Tesco is the only online supermarket which exceeds minimum accessibility standards for disabled users, according to AbilityNet, the West Midlands-based computing and disability specialist.
In its latest eNation report, the charity revisits the top five food retailers' websites, originally reviewed in the summer of 2004, to establish what progress, if any, has been made towards best practice in this multi-million pound market place.
The survey looked at both usability and accessibility using a programme of automated tools, as well as a wide variety of manual checks.
Consistent with the 2004 report, only www.tesco.com can be is easily accessed by people with a vision impairment, dyslexia or physical disability making mouse use difficult, and gains a four-star rating on AbilityNet's five-star scale.
According to AbilityNet, only one other site passed the basic three-star accessibility rating - www.morrisons.co.uk - which has improved significantly from its original one-star score, but as an information only site. Visitors cannot purchase goods directly online.
The remaining stores -www.sainsburys.co.uk -(one star); Asda - www.asda.co.uk -(one star) and Somerfield - www.somerfield.co.uk - (two stars), show no noticeable advancement.
That is disappointing, says the report's author, Robin Christopherson, AbilityNet's web consultancy manager and himself blind.
"Despite the fact that two years ago all the supermarkets in the sample made a public commitment to make their home shopping facilities more accessible and DDA-compliant in the near future, there is little to show for the considerable period that has elapsed since this pledge," he said.
In 2004 Tesco was operating a 'Mainstream' and an 'Access' site in tandem.
At that time research showed that many able bodied shoppers opted to use this simply designed site in preference to its rivals because it offered them a better all-round user experience.
Developed for vision-impaired users, it was taking in excess of £13 million a year while attracting a much wider audience than originally intended.
Not surprisingly, Tesco went on to develop an inclusive site, which enables the visitor to choose between two themes or skins, so that the consumer can elect to have the full-blown shopping experience or a pared down version. Nonetheless, all offers and full functionality is retained.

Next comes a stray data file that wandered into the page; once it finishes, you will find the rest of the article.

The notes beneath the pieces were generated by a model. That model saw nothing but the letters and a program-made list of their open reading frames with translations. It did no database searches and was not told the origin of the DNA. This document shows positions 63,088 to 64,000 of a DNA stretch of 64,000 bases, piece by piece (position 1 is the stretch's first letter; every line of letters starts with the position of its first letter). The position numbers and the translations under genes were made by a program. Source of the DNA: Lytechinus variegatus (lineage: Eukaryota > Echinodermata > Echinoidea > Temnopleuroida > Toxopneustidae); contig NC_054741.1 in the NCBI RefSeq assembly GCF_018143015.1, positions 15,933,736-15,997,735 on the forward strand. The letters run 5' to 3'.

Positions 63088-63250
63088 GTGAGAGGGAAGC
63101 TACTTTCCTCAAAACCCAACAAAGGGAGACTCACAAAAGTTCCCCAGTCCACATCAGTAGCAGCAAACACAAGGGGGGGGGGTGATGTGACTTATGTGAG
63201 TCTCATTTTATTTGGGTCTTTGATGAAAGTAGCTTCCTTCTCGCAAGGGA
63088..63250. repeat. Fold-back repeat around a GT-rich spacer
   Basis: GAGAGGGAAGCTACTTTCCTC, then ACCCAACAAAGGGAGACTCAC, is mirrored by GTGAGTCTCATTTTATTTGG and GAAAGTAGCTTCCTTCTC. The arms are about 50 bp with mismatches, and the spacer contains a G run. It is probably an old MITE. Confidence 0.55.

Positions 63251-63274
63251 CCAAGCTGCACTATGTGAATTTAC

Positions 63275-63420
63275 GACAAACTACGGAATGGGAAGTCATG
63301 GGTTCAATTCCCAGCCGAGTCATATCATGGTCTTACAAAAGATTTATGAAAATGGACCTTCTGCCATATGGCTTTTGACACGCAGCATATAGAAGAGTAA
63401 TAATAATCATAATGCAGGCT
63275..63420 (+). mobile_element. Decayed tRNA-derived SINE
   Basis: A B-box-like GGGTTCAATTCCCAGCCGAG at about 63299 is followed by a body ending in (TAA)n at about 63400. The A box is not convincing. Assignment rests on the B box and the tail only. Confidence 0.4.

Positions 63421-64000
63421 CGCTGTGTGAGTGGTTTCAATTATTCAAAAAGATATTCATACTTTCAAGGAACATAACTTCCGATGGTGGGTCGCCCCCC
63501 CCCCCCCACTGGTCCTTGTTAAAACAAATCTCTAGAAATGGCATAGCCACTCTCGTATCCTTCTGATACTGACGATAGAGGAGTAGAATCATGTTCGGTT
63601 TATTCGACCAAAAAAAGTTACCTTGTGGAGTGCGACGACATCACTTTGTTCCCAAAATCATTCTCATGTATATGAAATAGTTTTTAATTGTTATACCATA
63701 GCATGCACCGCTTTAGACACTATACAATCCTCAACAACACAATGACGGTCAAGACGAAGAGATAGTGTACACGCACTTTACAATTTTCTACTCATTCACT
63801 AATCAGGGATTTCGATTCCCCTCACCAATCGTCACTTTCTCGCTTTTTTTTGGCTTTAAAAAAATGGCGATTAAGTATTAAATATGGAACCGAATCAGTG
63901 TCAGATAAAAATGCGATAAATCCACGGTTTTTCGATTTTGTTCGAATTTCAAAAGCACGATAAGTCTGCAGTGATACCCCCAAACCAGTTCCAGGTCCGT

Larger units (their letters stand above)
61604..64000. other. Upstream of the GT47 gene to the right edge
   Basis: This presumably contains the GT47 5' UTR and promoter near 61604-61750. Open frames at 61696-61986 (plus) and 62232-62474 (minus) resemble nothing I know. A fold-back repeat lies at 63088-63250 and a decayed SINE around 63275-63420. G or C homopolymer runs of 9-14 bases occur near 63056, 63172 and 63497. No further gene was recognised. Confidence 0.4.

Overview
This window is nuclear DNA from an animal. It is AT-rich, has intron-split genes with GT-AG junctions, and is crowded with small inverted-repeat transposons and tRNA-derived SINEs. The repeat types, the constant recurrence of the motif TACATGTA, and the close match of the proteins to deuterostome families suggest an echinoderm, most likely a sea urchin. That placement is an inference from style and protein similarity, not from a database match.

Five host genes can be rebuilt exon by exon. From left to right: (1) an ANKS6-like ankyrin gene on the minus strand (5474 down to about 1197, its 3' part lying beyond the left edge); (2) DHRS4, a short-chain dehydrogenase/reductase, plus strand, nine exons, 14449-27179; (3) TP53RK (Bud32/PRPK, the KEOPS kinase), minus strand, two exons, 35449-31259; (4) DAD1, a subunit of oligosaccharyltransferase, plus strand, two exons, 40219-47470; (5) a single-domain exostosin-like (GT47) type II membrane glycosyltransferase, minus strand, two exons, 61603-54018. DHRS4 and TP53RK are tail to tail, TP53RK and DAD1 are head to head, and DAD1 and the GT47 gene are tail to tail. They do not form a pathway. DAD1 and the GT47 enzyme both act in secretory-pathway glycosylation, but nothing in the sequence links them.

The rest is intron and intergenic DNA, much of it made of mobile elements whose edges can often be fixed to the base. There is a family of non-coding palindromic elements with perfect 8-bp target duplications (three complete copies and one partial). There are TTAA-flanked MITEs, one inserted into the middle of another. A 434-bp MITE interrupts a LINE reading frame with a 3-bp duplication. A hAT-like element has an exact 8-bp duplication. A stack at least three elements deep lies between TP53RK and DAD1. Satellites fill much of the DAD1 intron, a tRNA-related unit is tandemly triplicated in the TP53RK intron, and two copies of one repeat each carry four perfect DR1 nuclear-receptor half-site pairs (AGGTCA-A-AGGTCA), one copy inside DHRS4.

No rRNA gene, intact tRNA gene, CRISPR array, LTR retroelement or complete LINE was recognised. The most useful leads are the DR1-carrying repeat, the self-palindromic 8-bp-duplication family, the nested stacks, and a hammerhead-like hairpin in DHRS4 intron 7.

"The results of this survey are broadly in line with findings from earlier AbilityNet reports which have looked at leading airlines, banks and telecoms suppliers - industry sectors that, like supermarkets, have generally led the move into e-business and online operation, all of which failed basic accessibility tests. "In the majority of cases, critical usability criteria has been compromised by whizz-bang special effects and cross-selling resulting in overly complex, busy pages which are confusing to the eye of even the most practiced surfer," said Mr Christopherson.
"Tesco is to be applauded for its foresight from both a legal and ethical perspective, but their efforts also make good business sense.
"Mainstream usability is a bonus for all users - a compelling commercial argument for ensuring the accessibility of all websites, whether they are specifically targeting disabled people or not."
Despite legislation being in place since 1999, a range of recent reports has mirrored AbilityNet's findings - confirming that between 80 and 96 per cent of sites reviewed didn't even meet a minimum accessibility threshold.
According to AbilityNet, it appears there has been no d iscernable movement towards accessibility since the Disability Rights Commission investigation in 2004, which then put the figure at 81 per cent.
Typical problems encountered on supermarket websites by Christopherson and his team included:
* Text size on some sites, particularly for headings and links is hard-coded, so that it cannot be easily enlarged - so vital for many visitors who have a vision impairment or dyslexia. With some sites offering small text and others carrying a watermark, effective access for this group is made very difficult.
* Text labels attached to images upon which blind visitors and text browser users rely for an explanation are often uninformative or completely absent. Without these spoken labels on graphical links, navigation for a blind visitor is pure guesswork. "Imagine trying to drive to your destination where exits at each junction are left blank," said Mr Christopherson.
* Pictures of text are often used instead of actual text. This not only means that the user cannot modify the text size or colour contrast - essential for those with a vision impairment or dyslexia - it also prevents screen reader users from reading the content when, as so frequently happens, these images are left unlabelled.
* Some sites contain adverts and features made up of moving images that will be distracting for visitors with a cognitive impairment, or interactive presentations known as Flash Movies which can present access problems for visitors who cannot use a mouse, are vision impaired or who use speech output or voice recognition software.
AbilityNet says that in the UK an estimated two million people have a vision impairment, some 1.5 million have cognitive difficulties, a further 3.4 million have a disability which prevents them using the standard keyboard, screen and mouse set-up with ease, around six million are dyslexic and many millions experience literacy difficulties, not to mention the increasing number of elderly silver surf-ers with failing eyesight or arthritis.
These potential internet users also represent a spending power in excess of £120 billion.
The charity says the arguments are compelling, whether from a moral, legislative or commercial perspective - suppliers of goods, services and information on the internet are ignoring a highly significant market sector.